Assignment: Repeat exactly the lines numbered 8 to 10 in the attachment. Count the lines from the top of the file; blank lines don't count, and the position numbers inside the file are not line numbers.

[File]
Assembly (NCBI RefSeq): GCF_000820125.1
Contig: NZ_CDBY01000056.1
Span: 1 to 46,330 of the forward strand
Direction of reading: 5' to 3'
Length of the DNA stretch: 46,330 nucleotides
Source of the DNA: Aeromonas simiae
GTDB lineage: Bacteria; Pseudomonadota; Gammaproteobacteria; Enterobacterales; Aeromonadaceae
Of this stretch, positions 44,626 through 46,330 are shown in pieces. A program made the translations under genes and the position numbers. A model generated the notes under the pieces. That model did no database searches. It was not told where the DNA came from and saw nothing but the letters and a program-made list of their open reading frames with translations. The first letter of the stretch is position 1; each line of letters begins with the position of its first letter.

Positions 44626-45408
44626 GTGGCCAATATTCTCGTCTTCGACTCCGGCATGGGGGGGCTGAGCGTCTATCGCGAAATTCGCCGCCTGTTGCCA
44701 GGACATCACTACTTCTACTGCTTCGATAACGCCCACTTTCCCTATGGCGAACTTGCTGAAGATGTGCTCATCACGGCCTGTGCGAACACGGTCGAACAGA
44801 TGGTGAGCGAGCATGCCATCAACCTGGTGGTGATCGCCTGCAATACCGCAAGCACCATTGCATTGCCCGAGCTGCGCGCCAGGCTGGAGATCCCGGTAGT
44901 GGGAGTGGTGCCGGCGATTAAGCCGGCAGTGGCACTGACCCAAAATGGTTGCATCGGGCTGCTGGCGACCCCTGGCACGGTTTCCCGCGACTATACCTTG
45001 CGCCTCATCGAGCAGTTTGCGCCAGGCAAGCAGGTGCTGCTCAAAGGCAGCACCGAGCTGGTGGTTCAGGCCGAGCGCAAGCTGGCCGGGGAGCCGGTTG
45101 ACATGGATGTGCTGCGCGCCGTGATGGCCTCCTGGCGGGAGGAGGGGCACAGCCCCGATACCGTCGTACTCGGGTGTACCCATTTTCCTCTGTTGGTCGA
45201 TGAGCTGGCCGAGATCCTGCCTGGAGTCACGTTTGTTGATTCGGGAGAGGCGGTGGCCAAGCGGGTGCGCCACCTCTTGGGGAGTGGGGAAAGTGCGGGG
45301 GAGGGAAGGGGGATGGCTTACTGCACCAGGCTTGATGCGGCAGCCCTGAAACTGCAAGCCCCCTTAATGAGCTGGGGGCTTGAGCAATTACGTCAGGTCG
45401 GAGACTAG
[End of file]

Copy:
Of this stretch, positions 44,626 through 46,330 are shown in pieces. A program made the translations under genes and the position numbers. A model generated the notes under the pieces. That model did no database searches. It was not told where the DNA came from and saw nothing but the letters and a program-made list of their open reading frames with translations. The first letter of the stretch is position 1; each line of letters begins with the position of its first letter.

Positions 44626-45408
44626 GTGGCCAATATTCTCGTCTTCGACTCCGGCATGGGGGGGCTGAGCGTCTATCGCGAAATTCGCCGCCTGTTGCCA